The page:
They're a pretty decently sized company within the space and I assume they did their due diligence and so, I'm wondering if I misunderstood something. Are you not allowed to include paid software (A) that is licensed to you under GPL v2 if:

  • The overall product (B) you're building using (A) is also GPL v2
  • I include their license and also give credit.

I am not sub-licensing/re-selling, as they told me. I am simply using their software to make mine work.

What am I misunderstanding?

  • 7
    Nitpick: GNU is the organisation. The open-source license is the General Public License, often abbreviated to GPL, and often referred to for clarity as the GNU GPL.
    – ArtOfCode
    May 17 '20 at 23:09
  • 1
    Are you sure that's what they said? I think that the "if" should be an "unless". GNUv2 allows (not not allow) you to include code into yours if your code is also GNUv2 and you include the copyright and license of the included code - exactly what they say but opposite
    – slebetman
    May 18 '20 at 15:29
  • how was the software conveyed/distributed to you? this will probably be an important factor; for example, if you work-for-hire, you can't just take a copy your employer's code home with you; on the other hand, if you downloaded something from a publicly accessible website, you probably can reuse it
    – lofidevops
    May 18 '20 at 16:15
  • 8
    Is this one of those companies that distributes their code under GPL but for a fee will license it to you under different terms? I ask because if that's the case they could be confused thinking you want to sell your stuff with a more standard enterprise-y license without sharing your source code. Many companies do this precisely to make money off of other companies who want to use the GPL code but not share their own code. May 18 '20 at 17:29
  • @slebetman Or that's the OP's [correct] interpretation of the licence, rather than a quote from the vendor. May 18 '20 at 20:54

Assuming that the original work was distributed under the GNU GPLv2, and that you have made a work which is a derivative of it (in copyright terms), you may redistribute your derivative work subject to GPLv2 ss 2 and 3.

The point of distributing under the GPL is to enable a work to continue to be used and/or repurposed by as large a number of people as possible. That said, in my experience people and organisations do occasionally release under the GPL without fully understanding what they are permitting1. Sadly for them, there are no take-backs from people who have already acquired a copy under those terms (see eg my article: "the license is irrevocable once even partial performance has occurred").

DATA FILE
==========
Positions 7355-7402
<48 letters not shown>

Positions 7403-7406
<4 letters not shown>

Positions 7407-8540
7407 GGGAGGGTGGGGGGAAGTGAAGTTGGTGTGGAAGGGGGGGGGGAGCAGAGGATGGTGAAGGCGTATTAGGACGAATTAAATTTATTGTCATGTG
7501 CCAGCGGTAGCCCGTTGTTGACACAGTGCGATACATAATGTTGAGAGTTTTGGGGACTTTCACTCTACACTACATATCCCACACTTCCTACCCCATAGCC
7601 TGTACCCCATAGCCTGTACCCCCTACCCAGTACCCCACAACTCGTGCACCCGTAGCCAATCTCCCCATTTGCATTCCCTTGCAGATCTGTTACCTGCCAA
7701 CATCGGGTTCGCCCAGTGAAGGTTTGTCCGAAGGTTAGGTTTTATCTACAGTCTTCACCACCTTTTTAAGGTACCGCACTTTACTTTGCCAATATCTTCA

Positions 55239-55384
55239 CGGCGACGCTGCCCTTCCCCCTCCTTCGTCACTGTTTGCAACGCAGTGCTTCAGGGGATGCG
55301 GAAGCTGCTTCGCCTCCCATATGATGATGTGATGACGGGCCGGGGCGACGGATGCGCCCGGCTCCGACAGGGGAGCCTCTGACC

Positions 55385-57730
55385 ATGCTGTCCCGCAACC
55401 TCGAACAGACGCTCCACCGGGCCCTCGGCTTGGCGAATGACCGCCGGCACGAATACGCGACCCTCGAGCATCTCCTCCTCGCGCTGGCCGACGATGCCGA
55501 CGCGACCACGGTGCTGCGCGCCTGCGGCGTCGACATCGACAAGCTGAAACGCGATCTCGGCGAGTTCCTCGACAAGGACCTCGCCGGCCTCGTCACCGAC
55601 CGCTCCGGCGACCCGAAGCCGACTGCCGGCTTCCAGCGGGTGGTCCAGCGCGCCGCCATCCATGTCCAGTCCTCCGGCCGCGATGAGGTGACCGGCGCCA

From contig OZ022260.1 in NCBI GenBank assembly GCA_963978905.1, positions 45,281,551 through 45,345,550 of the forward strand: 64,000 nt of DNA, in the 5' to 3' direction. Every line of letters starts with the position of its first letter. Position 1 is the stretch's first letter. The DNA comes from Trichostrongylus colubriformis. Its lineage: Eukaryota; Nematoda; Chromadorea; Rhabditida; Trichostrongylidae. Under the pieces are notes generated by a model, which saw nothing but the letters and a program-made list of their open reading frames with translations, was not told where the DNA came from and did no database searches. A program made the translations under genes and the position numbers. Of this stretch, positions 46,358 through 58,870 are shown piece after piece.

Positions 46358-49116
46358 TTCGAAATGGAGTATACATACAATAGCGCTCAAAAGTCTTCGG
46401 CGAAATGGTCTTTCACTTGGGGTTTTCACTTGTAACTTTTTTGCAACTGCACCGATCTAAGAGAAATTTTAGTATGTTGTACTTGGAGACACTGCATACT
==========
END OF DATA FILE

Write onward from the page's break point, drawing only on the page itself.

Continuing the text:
In this case the licensor seems to be unwilling, so you will need to be very, very sure of your grounds before you proceed. Read the section entitled "How to Apply These Terms to Your New Programs" at the end of the GPL. If the licensor has done everything the GPL recommends, you have good grounds for believing that the work was licensed to you on those terms. If, by way of example on the other hand, you downloaded it from a page titled "Here's our GPL software" but the code made no mention of that, then you might want to be a great deal more hesitant. If anything of significance (eg your business, or your house) rests on this you will want to take professional legal advice, which this is not, before proceeding.

But assuming you do proceed, then as long as you obey the requirements of GPLv2, particularly ss 2 and 3, with respect to your derivative work, then you should be OK.

1See by way of example the sad fate of SleepyHead, wherein the highly-dedicated lead developer generously published his work under GPL, putting in thousands of hours of his own development time while failing to understand how free software development works. He then completely lost it when other people dared to take the current code and release it. He halted all development and walked away from the project (as is completely his right), concluding "Friends don’t let friends release full blown complex applications under the GPL".

Final note for anyone interested in sleep apnoea and free software: the fork survived and is doing nicely, at https://gitlab.com/pholy/OSCAR-code .

  • 2
    "you may redistribute your derivative work subject to GPLv2 ss 2 and 3." -- Typo? May 18 '20 at 17:23
  • 8
    "ss" is an abbreviation for "section" or "sections".
    – Eilon
    May 18 '20 at 17:56
  • 8
    Note that if they have not followed the GPL recommendations, but are claiming their code is GPL licensed, I'm fairly certain that the FSF will want to hear about it, as that would likely be a case of either a company in need of legal education about such things or a company which is willfully misrepresenting things (or possibly violating license terms). May 18 '20 at 19:50
  • 1
    @AustinHemmelgarn don't forget that the licence is not binding on the original author. If they are not required to follow the GPL, then they are not required to follow it in any particular way. This is merely about trying to be as sure as possible that they clearly expressed a desire to convey the code under GPLv2 at the time, so that they cannot later claim that such was not their intention.
    – MadHatter
    May 19 '20 at 6:20
  • @MadHatter I had noticed the goodbye notice, but not the story behind it. Could you summarize or provide a link to a summary? May 19 '20 at 14:21

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